# DateTime: Time division

I was wondering how division works on time intervals.

My naïve thought doesn’t work

``````using Dates
hr = Dates.Hour(1)
t1 = DateTime(2023, 1, 3)
r = 7.4
t2 = t1 + hr/r # ->InexactError: Int64(0.13513513513513511)
``````

The following works only for some values of `r`:

``````tdummy = t1 + hr
t2 = t1 + (tdummy - t1).value / r # -> works only for some values of r
``````

`tdummy - t1` is of type `Millisecond` and if the division results in an integer, the above code works.

The following works in general:

``````tdummy = t1 + hr
t2 = t1 + Dates.Millisecond(round((tdummy - t1).value/r))
``````

But, is this really what’s intended? I thought there should be a more elegant solution.

What is the standard way to express “t1 + onehour/r” for a general real number `r` ? It seems to me that we need a proper “time interval type” which works seamlessly with `DateTime`.

Yeah, float-based time intervals are often more convenient than integers. Julia doesn’t have them in stdlib, unfortunately.
See (my) `DateFormats.jl` package that helps dealing with different date/time formats, including decimal periods:

``````julia> using Dates, DateFormats

julia> DateTime(2023, 1, 3) + 1/7.4 *ₜ Hour
2023-01-03T00:08:06.486
``````
1 Like

Note that you can convert from lower to higher precision time periods where the answer is always the same (so you can do `Millisecond(Hour(1))` but not `Day(Month(1))`). This just skips the need for your dummy variable:

``````using Dates
hr = Dates.Hour(1)
t1 = DateTime(2023, 1, 3)
r = 7.4
t1 + Millisecond(round(Millisecond(hr).value/r))
``````

This does seem annoying. But the reason all sorts of fractional arithmetic doesn’t just work is because

Period types represent discrete, human representations of time.

as opposed to physical durations of time. The `lubridate` cheatsheet for `R` is good for seeing how complex things need to be to support date arithmetic fully.

1 Like

From which your example could be written, with the help of `CompoundPeriods`, as:

``````using Dates, CompoundPeriods
import Base: / , *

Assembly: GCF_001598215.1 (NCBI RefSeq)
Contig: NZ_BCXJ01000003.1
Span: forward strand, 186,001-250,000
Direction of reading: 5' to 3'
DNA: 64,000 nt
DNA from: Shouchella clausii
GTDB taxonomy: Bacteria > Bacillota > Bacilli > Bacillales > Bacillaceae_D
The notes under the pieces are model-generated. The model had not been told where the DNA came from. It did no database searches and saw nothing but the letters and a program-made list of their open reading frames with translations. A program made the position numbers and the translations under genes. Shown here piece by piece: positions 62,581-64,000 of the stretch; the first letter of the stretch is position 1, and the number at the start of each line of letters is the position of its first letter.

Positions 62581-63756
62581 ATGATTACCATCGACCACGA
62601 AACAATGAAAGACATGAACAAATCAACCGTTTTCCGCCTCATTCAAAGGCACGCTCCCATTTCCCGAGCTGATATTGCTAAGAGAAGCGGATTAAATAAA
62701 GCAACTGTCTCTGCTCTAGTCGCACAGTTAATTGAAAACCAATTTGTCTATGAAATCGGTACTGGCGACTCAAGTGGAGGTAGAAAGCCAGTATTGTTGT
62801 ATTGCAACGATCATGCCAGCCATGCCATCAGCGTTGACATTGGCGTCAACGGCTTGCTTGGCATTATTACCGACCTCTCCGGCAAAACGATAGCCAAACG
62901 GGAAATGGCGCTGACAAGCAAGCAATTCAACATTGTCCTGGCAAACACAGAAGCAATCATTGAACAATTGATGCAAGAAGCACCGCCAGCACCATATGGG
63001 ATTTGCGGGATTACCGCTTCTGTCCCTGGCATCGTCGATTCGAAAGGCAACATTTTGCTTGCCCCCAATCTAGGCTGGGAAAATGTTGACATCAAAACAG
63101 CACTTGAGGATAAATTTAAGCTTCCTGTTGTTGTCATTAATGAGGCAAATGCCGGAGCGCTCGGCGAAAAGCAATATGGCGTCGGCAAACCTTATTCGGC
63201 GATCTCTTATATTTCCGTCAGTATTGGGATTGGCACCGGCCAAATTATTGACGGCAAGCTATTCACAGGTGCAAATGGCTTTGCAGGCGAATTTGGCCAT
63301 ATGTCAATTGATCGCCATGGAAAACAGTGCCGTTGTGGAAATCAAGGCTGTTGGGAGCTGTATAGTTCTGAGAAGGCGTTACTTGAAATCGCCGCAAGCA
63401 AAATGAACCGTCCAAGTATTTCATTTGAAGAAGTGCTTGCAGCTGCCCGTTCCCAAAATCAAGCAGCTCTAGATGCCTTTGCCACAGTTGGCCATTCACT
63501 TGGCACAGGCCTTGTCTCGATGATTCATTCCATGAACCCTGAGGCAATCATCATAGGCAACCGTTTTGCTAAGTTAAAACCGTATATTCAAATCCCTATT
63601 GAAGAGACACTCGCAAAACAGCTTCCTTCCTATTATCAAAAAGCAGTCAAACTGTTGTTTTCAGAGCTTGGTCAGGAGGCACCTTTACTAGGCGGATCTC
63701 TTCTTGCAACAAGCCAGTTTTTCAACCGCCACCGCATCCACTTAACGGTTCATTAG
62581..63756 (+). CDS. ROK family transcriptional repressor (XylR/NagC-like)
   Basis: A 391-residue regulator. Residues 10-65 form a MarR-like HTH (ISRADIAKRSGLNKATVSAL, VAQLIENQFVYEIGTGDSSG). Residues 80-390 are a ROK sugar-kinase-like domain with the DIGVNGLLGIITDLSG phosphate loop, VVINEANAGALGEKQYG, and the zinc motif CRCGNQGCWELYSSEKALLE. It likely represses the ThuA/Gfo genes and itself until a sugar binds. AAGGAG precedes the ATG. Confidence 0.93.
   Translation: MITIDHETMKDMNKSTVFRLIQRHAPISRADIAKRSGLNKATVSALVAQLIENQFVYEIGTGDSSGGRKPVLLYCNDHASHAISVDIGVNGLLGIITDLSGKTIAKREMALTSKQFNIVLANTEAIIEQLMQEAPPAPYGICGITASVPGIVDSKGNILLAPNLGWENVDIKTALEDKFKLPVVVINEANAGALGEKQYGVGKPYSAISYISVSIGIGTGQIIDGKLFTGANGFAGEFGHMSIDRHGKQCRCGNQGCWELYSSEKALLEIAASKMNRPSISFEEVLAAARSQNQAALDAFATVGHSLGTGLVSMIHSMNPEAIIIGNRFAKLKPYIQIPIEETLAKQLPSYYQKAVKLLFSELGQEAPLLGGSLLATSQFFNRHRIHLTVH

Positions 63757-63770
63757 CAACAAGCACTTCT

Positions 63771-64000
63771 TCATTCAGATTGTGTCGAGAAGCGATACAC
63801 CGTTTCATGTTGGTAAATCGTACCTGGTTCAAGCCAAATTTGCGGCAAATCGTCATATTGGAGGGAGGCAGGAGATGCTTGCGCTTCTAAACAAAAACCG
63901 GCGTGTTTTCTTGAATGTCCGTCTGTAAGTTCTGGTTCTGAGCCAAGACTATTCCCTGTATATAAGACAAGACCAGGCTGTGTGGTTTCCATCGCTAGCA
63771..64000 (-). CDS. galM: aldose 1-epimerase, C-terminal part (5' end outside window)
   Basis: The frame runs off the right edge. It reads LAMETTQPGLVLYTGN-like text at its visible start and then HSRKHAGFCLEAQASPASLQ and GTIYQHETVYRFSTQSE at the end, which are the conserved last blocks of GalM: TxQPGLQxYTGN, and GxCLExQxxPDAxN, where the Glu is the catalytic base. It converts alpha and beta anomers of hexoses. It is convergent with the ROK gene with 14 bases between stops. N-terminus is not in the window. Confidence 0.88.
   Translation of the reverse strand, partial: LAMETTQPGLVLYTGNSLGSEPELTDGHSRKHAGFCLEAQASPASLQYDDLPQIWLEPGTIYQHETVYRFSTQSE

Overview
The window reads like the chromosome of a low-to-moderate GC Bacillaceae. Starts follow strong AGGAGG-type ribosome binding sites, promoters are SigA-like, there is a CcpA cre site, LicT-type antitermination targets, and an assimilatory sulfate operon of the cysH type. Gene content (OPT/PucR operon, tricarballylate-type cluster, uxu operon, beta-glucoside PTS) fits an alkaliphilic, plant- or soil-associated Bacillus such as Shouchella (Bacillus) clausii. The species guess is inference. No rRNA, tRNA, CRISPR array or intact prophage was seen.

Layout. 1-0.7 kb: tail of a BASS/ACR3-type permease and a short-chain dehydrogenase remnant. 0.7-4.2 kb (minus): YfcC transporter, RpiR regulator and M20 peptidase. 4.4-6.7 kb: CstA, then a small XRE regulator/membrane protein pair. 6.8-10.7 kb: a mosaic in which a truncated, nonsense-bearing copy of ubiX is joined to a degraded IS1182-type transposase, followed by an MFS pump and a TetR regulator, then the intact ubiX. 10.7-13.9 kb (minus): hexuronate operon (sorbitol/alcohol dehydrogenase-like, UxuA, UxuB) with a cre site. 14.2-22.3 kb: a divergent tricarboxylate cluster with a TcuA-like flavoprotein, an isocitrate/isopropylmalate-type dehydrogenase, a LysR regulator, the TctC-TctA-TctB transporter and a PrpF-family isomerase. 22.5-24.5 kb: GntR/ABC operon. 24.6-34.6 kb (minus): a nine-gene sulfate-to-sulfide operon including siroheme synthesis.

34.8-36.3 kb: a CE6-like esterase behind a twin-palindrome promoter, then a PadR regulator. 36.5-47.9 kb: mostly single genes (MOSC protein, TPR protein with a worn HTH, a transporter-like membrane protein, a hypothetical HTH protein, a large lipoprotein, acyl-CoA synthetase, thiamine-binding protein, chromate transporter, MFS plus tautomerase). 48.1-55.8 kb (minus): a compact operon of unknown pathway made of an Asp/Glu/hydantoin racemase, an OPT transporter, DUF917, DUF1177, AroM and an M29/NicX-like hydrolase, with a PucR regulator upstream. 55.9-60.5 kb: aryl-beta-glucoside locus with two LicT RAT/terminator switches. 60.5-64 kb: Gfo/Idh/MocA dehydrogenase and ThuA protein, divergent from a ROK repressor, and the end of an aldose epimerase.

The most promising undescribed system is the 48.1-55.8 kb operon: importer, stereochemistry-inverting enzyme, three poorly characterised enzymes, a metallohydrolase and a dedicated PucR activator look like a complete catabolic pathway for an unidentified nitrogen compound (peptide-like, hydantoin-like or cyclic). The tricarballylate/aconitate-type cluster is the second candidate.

/(t::Dates.CompoundPeriod, x::Real) = canonicalize(Dates.CompoundPeriod(Millisecond(round(Int64,Dates.toms(t)/x))))
*(t::Dates.CompoundPeriod, x::Real) = canonicalize(Dates.CompoundPeriod(Millisecond(round(Int64,Dates.toms(t)*x))))

hr = Hour(1) |> CompoundPeriod
t1 = DateTime(2023, 1, 3)
r = 7.4
t2 = t1 + hr/r      # 2023-01-03T00:08:06.486

``````
3 Likes

Thanks!

Your code is corrupted on my screen (webbrowser) but I get what it is:

``````DateTime(2023, 1, 3) + period_decimal(Hour, 1/7.4)
``````

from the automatic email message sent me by discoursemail.com .

Thanks. I understand that. I understand that the `Dates` package isn’t designed with this usage in mind.

The original motivation of my post is to ask whether there is already a standard method to handle physical duration of time.

In the future, it would be nice if “we” have

``````using FloatingDates
del = Hour(1.25) # a CompoundPeriod
t1 = DateTime(2023, 1, 3) # a floating-point version
r  = 7.4
t2 = t1 + del/r
``````

to use `CompoundPeriod` implicitly.

I keep needing DateTime arithmetics in such a construct as

``````t1 = DateTime( . . . )
t2 = DateTime( . . . )
del = Hour(1) + Minute(30)
time_axis = (t1 + del/2):del:(t2 - del/2)
@assert length(time_axis) == length(somedata)
plot(time_axis, somedata)
``````

because I sometimes have to deal with datasets without a proper time axis.

In that case, do consider `Unitful.jl`:

Incidentally, your desired code does work if you change the compound period `del = Hour(1) + Minute(30)` to a simple period `del = Minute(90)`.

``````t1 = DateTime("2023-01-01")
t2 = DateTime("2023-01-02")
del = Minute(90)
time_axis = (t1 + del/2):del:(t2 - del/2)
``````

I wonder why using a compound period as a range step isn’t implemented? Perhaps we can get it added!

That also works, and was indeed my message before I edited it. I recently noticed that multiplication/division is more natural for this operation than the `period_decimal` function, and made a new `DateFormats` version with `*ₜ` and `/ₜ` operators. This message prompted me to actually release the new version, so I updated the message on discourse.
Meaning of `1/7.4 *ₜ Hour` is more obvious than `period_decimal(Hour, 1/7.4)`, so I suggest using this operator.

You seem to ignore the context of this discussion: It seems to me that you lift my words out of the context and propose a solution that doesn’t work in the present context. The following code doesn’t work:

``````using Dates
using Unitful
del = 1u"hr" + 5u"minute" + 2u"s"
t1 = DateTime(2023, 1, 29)
t2 = t1 + del/5 # MethodError: no method matching +(::DateTime, . . .
``````

From the context of this discussion, it’s clear that I’m wanting a method to handle physical duration of time together with `DateTime`. (But, it would be nice if `Dates` worked with the time in the `Unitful` package.)

I know that! Yours isn’t my “desired code”. Again you lift my example out of the context. The code you wrote stops working once we introduce division:

``````t1 = DateTime(2023, 1, 29)
t2 = DateTime(2023, 5, 29)
del = Minute(90) / 3.14
time_axis = (t1 + del/2):del:(t2 - del/2)
``````

Wanting a time interval type that allows for usual arithmetics as if it were a floating-point number together with DateTime, is the starting point of this discussion!